To make matters more complicated, Ed appears to fail to mention that air contacting a heat source will not remain in a stagnant state. That is, as heat is radiated by an object, it heats the air around it, which in turn causes this heated air to rise, in effecting creating a small thermal air current around the heat source. As this heated air rises, cooler air is pulled in behind it, until it too is heated and in turn rises away from the heat source as well. This is the primary way heat is radiated away from heat sinks and the like which do not incorporate active cooling in the form of a fan. LED replacement bulbs do indeed utilize heat sinks, which is the reason for the finned designed of LED bulbs, and it is extremely doubtful the addition of a simple lamp shade would have any effect at all on the process of cooling since there is more than sufficient air flow available to maintain the expected heat radiating efficiency of the LED bulbs integral heat sink. A completely enclosed fixture causing overheating? Certainly possible. A fixture with enough ventilation to allow the movement of heated air out of the fixture? Much less likely and very dependant on too many variables to accurately predict premature failure, much less claim failure is inevitable.
The bottom line here is that Ed’s claims simply don’t pass muster, and it is confusing as to why he would make such claims, when it is clear LED lighting manufacturers have put a great deal of effort into not only developing ever more practical LED light sources, but providing educational information to the public as well. Perhaps the greatest disservice done here has been to cast the lighting industry, media, and public itself as ignorant or somehow uncaring of the realities and limitations of new lighting technologies such as LEDs. Thanks to premature release and the CFL introduction debacle before them, the introduction of LED lighting to the public has been an uphill battle. While Ed is decrying the attention given to adding frills and needless accessories to LED luminaires, (something I can’t even find enough examples of to merit concern) and stating we should instead be making sure LEDs are even more practical and reliable, he is ignoring entirely the real issues associated with a new and complex lighting technology such as this. Issues which include educating the public as to the proper way to evaluate LED performance against the incandescent bulbs they are accustomed to, and getting the lighting industry to formulate and follow a cohesive set of testing and certification standards that will allow a more realistic and homogenous performance level expectation across all brands.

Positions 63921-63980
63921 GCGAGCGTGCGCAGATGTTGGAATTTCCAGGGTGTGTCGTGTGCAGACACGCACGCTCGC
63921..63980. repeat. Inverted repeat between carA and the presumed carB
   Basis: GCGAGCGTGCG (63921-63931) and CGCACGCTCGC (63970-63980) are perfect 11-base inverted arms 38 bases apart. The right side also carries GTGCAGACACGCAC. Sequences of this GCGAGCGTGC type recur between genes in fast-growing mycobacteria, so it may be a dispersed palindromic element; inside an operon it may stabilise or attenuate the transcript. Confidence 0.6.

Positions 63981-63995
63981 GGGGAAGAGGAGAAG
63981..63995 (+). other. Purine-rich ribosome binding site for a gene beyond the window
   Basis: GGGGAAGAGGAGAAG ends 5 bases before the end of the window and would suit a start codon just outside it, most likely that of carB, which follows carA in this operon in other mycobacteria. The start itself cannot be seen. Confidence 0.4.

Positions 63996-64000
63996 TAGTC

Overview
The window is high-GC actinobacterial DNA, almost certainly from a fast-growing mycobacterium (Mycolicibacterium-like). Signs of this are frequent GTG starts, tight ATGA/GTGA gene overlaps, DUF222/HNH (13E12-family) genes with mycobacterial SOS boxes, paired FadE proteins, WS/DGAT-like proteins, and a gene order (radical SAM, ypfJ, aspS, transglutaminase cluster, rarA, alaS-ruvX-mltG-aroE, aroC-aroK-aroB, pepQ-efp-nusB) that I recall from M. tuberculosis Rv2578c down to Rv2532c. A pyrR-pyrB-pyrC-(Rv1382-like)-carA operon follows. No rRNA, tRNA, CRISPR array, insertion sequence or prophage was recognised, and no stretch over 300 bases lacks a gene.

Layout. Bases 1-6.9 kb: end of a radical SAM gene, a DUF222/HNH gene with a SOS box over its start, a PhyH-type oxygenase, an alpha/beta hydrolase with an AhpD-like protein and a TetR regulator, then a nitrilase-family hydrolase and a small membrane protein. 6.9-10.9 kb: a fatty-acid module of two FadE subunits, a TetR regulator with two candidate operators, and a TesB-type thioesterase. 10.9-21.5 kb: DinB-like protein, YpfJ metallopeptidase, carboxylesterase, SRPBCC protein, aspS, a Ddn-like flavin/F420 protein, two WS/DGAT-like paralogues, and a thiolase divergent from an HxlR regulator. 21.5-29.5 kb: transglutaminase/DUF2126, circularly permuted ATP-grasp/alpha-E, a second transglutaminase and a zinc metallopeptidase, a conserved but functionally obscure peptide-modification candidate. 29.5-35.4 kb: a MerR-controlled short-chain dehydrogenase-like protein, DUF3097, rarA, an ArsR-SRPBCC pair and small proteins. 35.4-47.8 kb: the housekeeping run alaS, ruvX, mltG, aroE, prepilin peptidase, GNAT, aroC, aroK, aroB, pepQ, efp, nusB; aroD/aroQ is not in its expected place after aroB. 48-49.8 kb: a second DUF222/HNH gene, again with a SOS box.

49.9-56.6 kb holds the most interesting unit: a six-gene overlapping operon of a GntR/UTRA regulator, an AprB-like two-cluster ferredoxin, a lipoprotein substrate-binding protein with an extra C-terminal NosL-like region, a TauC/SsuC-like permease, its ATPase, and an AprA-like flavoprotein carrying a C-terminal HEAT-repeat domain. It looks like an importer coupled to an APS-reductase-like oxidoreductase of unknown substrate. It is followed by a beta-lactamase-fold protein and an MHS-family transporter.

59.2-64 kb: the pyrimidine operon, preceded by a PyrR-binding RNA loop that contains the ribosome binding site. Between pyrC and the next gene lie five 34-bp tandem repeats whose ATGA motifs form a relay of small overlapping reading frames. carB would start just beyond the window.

LED manufacturers have as their main concern getting LED technology matured at the fastest rate possible, and the rapid advancements in LED technology as well as the rapidly growing understanding of LED technology among the general public demonstrates this. The real problem facing the lighting industry and the public when it comes to LEDs is one of technological change and finding ways to encourage acceptance of that change, not simple ignorance and slight of hand on the part of manufacturers.